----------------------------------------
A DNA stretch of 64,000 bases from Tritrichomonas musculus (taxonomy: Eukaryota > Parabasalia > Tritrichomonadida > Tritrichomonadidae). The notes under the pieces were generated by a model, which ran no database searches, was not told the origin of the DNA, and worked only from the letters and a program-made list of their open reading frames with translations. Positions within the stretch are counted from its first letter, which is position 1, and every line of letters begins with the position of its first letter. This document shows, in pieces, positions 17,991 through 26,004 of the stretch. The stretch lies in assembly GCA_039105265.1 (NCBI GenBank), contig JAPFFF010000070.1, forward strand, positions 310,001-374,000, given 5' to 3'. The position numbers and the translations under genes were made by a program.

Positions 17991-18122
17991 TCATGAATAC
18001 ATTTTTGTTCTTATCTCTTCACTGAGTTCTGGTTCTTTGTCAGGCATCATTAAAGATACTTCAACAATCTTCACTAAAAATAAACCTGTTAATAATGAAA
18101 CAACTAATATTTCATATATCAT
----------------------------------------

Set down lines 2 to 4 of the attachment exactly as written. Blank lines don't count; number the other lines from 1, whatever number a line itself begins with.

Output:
Positions 17991-18122
17991 TCATGAATAC
18001 ATTTTTGTTCTTATCTCTTCACTGAGTTCTGGTTCTTTGTCAGGCATCATTAAAGATACTTCAACAATCTTCACTAAAAATAAACCTGTTAATAATGAAA